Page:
In line with the 2016 public service regulations, which came into effect in August 2016, the Department of Public Service and Administration is considering punishing government employees doing business with the state.
Last year, government workers were given until January 2017 to either relinquish their interests or resign from the public service.
At the time, The Governance and Administration cluster led by Public Service and Administration Minister Ngoako Ramatlhodi told reporters that the reviewed Public Service Regulations includes clauses that prohibit government officials being directors of companies in business with state organs.
The regulation also prohibited public servants from accepting gifts, which can be regarded as bribes.
Ramatlhodi disclosed that public servants were subsequently issued a circular which asked them to disclose any business dealings with government at the time.
In the early hours of today, The governance and administration cluster reiterated the government’s plan to punish public workers who are still doing business with the state.
Briefing the media on their plans, the cluster said the decision was prompted by President Jacob Zuma’s State of the Nation Address.
Home Affairs Minister Malusi Gigaba said his department is still compiling a list of public servants who failed to comply with the new regulations.
He said once the process is finalized, disciplinary processes will be instituted against defaulters.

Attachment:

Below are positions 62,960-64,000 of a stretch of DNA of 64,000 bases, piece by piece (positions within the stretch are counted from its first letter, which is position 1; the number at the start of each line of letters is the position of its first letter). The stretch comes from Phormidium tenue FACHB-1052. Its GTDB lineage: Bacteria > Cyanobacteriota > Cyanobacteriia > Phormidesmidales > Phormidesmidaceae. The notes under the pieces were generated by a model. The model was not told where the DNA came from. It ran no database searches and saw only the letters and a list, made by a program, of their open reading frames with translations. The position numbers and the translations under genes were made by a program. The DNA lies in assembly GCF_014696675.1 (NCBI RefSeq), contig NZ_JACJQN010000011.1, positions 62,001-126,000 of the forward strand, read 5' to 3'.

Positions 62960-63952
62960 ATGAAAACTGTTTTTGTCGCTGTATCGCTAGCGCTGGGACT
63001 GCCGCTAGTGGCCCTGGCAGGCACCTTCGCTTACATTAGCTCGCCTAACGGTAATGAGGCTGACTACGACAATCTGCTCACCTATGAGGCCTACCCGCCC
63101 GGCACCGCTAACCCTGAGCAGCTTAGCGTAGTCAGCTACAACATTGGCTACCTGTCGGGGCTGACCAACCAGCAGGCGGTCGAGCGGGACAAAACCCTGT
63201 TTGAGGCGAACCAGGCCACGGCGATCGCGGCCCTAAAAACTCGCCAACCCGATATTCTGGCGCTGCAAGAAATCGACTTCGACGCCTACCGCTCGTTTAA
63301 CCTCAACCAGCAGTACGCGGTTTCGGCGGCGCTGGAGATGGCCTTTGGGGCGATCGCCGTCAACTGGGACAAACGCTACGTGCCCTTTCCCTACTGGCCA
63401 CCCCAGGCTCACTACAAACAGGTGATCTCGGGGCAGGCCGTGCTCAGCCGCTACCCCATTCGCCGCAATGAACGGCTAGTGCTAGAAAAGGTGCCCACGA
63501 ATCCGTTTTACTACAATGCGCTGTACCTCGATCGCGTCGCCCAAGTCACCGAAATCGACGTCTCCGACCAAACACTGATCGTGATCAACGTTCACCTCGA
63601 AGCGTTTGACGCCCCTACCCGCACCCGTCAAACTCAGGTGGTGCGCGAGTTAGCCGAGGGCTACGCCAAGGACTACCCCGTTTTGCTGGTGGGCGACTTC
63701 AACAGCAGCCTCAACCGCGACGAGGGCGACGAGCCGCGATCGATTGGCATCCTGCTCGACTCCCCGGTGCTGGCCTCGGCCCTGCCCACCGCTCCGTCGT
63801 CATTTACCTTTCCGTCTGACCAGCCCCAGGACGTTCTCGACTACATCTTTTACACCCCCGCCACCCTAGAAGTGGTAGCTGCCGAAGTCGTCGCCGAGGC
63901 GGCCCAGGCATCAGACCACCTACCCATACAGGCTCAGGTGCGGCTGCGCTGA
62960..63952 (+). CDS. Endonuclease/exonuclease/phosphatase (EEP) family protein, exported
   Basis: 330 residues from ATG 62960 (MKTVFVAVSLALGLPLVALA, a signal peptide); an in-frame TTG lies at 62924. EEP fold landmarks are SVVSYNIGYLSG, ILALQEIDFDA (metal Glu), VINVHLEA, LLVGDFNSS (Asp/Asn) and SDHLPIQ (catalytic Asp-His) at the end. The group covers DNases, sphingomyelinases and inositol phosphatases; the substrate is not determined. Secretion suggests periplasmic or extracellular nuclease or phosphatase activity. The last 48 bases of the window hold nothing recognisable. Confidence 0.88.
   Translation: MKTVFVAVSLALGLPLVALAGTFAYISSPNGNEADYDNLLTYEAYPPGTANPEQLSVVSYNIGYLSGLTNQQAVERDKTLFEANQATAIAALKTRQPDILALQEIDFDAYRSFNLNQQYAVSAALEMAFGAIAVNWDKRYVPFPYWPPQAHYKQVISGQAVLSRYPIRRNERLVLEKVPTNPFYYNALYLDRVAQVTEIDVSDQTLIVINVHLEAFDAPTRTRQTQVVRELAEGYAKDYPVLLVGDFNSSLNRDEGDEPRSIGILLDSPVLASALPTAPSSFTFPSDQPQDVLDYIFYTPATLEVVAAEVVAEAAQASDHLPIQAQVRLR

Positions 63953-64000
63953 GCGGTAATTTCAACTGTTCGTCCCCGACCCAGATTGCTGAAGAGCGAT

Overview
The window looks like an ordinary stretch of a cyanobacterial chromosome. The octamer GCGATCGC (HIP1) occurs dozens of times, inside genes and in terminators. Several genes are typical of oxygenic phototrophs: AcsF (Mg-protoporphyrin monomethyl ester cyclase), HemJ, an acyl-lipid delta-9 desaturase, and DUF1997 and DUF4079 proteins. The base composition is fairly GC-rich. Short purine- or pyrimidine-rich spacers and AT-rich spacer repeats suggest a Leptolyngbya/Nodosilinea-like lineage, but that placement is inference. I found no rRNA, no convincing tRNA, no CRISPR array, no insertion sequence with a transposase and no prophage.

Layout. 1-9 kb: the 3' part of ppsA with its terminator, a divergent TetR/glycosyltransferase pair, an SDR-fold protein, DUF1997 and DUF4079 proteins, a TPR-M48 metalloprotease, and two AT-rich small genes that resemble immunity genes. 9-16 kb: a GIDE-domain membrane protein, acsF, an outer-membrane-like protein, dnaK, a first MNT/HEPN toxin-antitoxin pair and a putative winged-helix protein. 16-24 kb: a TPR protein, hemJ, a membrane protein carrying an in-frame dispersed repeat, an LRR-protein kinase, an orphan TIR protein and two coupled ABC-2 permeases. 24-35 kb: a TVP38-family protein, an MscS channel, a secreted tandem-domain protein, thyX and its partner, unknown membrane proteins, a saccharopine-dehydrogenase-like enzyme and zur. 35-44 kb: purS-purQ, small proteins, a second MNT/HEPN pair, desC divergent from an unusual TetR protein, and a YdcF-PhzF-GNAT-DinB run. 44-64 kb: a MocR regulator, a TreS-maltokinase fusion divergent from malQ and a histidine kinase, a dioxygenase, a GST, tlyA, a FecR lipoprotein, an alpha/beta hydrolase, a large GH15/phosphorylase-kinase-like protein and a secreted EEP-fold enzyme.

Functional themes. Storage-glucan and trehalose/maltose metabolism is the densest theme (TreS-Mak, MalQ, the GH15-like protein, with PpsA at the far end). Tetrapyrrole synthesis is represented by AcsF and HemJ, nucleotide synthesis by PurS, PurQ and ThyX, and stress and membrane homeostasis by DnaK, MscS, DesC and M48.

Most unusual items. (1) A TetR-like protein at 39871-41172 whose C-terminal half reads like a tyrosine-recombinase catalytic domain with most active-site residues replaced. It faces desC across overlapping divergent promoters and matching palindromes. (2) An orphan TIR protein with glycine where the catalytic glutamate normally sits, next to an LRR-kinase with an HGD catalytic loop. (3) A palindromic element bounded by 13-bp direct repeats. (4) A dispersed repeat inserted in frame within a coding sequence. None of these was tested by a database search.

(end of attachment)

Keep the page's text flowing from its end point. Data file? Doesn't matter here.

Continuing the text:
The sentiment was also echoed by Public Service Deputy Minister Ayanda Dlodo. Dlodo emphatically stressed that any government worker who fails to either resign from business or government will be heavily dealt with.
The speakers agreed that public service employees who do business with organs of state threaten good governance and the public’s trust in government institutions.
In 2014, President Jacob Zuma signed into law the Public Administration Management Act, 2014 which prohibits public servants doing business with the state.
Act No. 11 of Public Administration Management Act, 2014 stipulated that “failure to comply with this prohibition constitutes serious misconduct which may result in the termination of employment by the employer.”
The Act also requires employees to disclose their financial interests, as “Failure to comply with the obligation to disclose the financial interest as required constitutes misconduct.”
There is no gainsaying the fact that disclosures of financial interests would serve as a mini-lifestyle audit of public servants.